Katie Coakley
Daily Correspondent

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April 22, 2014
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What's the beef?

In the ever-growing melange of meat, going to the grocery store can be a confusing affair. Grass-fed beef sits next to organic beef, which also shares space with all-natural beef and grain-fed. But when it boils down to it, what’s the difference — and is that price tag worth it?


When perusing the meat counter or case at Safeway or City Market, there are several labels that will appear time and time again. Mostly concerned with the cows’ diet and how they were raised, these labels not only provide insight to what you’ll be consuming but also indicate the price you’ll pay.

Conventional beef : This is basic beef, raised with no bells and whistles. Almost all beef cattle graze in a pasture at times, but most are then “finished” on grain before being slaughtered. Usually the most affordable option, conventional beef is the bulk of what you’ll find in the grocery store.

Grass-fed beef : Grass-fed beef has been the rock star in the beef world lately. These cattle are raised much like conventional cattle but are never fed grains. With the exception of milk before weaning, these cows will eat grass, hay and other foraged items for their entire lives. However, this label could include cattle that are kept in enclosed areas and fed hay and grasses. Sitting at a higher price point, grass-fed is more expensive than conventional beef but usually less expensive than organic.

Organic beef : Organic beef must meet strict USDA Organic standards to carry the 100 percent organic certification. While these cows still go to a feedlot, but they’re fed with organic ingredients and do not received hormones or antibiotics. Some grass-fed beef can be organic, but organic is not necessarily grass-fed. If the meat is labeled “certified organic grass-fed beef,” then the cows are raised on organic pastures (no grain) and follow the other USDA organic regulations. Organic beef will almost always be the most expensive option in the case.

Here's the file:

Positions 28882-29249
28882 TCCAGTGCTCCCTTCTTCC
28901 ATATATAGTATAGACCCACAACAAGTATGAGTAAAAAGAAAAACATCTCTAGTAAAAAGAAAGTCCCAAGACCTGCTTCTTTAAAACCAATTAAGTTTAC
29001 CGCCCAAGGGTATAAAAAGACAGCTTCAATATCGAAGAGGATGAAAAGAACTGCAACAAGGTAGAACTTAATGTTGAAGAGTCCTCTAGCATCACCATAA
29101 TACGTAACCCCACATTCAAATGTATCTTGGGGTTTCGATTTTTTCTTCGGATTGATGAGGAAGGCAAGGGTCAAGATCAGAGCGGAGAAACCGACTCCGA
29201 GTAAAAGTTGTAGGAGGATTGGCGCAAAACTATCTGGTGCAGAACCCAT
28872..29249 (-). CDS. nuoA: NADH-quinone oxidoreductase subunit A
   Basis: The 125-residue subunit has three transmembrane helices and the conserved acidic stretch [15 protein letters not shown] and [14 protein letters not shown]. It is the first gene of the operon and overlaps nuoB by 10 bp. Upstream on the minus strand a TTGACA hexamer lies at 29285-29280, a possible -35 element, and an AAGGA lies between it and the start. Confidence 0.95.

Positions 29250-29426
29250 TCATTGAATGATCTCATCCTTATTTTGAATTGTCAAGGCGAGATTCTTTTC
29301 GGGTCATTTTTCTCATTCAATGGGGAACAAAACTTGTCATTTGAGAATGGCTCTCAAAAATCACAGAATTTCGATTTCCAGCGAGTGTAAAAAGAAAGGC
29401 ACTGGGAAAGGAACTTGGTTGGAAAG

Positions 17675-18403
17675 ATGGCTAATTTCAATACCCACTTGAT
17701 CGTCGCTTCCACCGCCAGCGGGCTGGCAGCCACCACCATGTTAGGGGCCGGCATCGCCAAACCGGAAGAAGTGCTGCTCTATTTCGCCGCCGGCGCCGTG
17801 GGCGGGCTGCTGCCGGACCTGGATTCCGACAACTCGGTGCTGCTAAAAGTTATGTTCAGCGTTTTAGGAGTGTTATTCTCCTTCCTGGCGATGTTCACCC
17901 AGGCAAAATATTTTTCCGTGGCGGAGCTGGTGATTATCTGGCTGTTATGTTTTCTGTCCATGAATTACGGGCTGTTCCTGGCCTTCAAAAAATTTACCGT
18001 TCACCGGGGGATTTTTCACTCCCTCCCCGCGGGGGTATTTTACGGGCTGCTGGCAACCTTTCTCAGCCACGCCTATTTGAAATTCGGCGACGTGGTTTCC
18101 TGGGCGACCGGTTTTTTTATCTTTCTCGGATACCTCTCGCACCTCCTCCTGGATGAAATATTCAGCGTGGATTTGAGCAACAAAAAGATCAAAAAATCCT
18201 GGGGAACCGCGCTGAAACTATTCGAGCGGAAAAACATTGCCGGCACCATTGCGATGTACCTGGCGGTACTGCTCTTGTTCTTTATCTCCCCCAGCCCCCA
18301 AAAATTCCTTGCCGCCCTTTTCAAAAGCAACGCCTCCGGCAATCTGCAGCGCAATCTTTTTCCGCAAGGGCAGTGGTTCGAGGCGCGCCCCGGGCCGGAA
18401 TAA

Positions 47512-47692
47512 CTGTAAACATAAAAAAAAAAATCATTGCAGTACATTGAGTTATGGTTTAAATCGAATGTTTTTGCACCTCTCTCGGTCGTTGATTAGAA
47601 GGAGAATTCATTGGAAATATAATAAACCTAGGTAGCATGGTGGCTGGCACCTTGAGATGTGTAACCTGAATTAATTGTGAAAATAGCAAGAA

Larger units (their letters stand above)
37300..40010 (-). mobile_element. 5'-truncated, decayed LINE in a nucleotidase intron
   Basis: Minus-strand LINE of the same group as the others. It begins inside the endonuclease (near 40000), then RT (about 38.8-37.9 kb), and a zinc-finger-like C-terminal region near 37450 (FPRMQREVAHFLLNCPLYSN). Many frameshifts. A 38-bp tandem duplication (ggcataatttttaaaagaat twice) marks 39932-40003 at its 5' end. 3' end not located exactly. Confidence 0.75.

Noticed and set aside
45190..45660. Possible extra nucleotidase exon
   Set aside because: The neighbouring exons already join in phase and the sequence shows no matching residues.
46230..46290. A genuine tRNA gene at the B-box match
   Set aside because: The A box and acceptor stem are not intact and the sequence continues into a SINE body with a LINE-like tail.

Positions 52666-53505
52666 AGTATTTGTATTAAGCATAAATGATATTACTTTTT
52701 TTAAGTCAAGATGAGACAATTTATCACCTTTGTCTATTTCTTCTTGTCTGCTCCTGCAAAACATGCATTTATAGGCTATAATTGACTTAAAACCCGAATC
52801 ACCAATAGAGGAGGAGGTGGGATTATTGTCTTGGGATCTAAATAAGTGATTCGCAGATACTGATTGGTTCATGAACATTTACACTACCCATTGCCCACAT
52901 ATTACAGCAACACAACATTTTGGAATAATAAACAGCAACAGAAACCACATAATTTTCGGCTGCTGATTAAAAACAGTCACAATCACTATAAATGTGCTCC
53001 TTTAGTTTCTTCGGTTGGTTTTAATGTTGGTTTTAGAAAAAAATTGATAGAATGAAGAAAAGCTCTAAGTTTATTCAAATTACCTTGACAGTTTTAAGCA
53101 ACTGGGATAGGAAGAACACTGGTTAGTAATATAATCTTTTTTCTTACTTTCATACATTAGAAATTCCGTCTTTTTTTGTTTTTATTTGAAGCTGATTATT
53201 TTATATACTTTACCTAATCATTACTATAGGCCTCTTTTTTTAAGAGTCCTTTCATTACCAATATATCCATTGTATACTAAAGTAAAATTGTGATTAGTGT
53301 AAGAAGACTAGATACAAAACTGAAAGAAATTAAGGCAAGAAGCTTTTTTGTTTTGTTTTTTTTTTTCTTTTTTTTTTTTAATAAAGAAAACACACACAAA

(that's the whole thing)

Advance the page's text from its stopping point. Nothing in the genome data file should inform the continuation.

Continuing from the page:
Bottom line: Your beef is your choice. Many proponents of grass-fed beef talk about the varied taste due to the grasses that the cattle eat. There are also studies that show that grass-fed beef may contain more omega-3 fatty acids than conventional beef. However, if purity is important, then reach for the organic, as it’s the only label that is regulated.

Inside the beef

All of these labels refer to what the cows are fed and how they are raised. But what about terms like Kobe or Wagyu? These terms refer to provenance and genetics.

Kobe beef comes from a particular strain of Japanese cattle (the Tajima) and must be born, fed and finished in Hyogo Prefecture, Japan. It’s like Champagne: sparkling wine is just sparkling wine “made in the Champagne style” unless it comes from the Champagne region. Unless all the requirements are met, it’s not really Kobe. However, unlike Champagne, there is no protected designation for Kobe; as a result, there are some misleading labels out there.

Wagyu, another term that’s prolific in the marketplace, is a term for Japanese cattle. Any cattle sold under the term Wagyu need only be 25 percent Japanese cattle to achieve that delineation—the other 75 percent could be American Angus or another breed. Additionally, there are no claims as to what the cattle is fed or how they are raised to be either Kobe or Wagyu.

But a new protein that has been carefully genetically controlled is sweeping Vail Valley restaurants and fine dining establishments around the country. 7X Beef, a boutique product, is not Kobe, but it is Wagyu as it is one strain of 100 percent pure Japanese cattle that is pasture-raised on an all-natural diet in Colorado. The result? A tender, melt-in-your-mouth meat with exceptional marbling and a taste that requires no further preparation than a bit of salt and pepper.

“There’s not much new in food,” said Marc Copenhaver, chef de cuisine for Larkspur Restaurant in Vail. “We don’t wait for product to come to us, we go and find it. 7X is unique.”

The downside of uniqueness is availability. The cattle are specially bred and raised, so creating this beef takes time.

“You have to handle it like a boutique wine — not everyone can have it,” Copenhaver said.

7X Beef is the latest example of taking something that seems simple — beef — and making it more: more indigenous, more “terroir,” more unadulterated.

The next time you’re searching for the perfect cut of beef for a spring barbecue, be sure to read the labels. And if it’s truly a special occasion, then go online. 7X is available for the home cook in limited quantities.

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The VailDaily Updated Apr 23, 2014 04:49PM Published Apr 23, 2014 03:46PM Copyright 2014 The VailDaily. All rights reserved. This material may not be published, broadcast, rewritten or redistributed.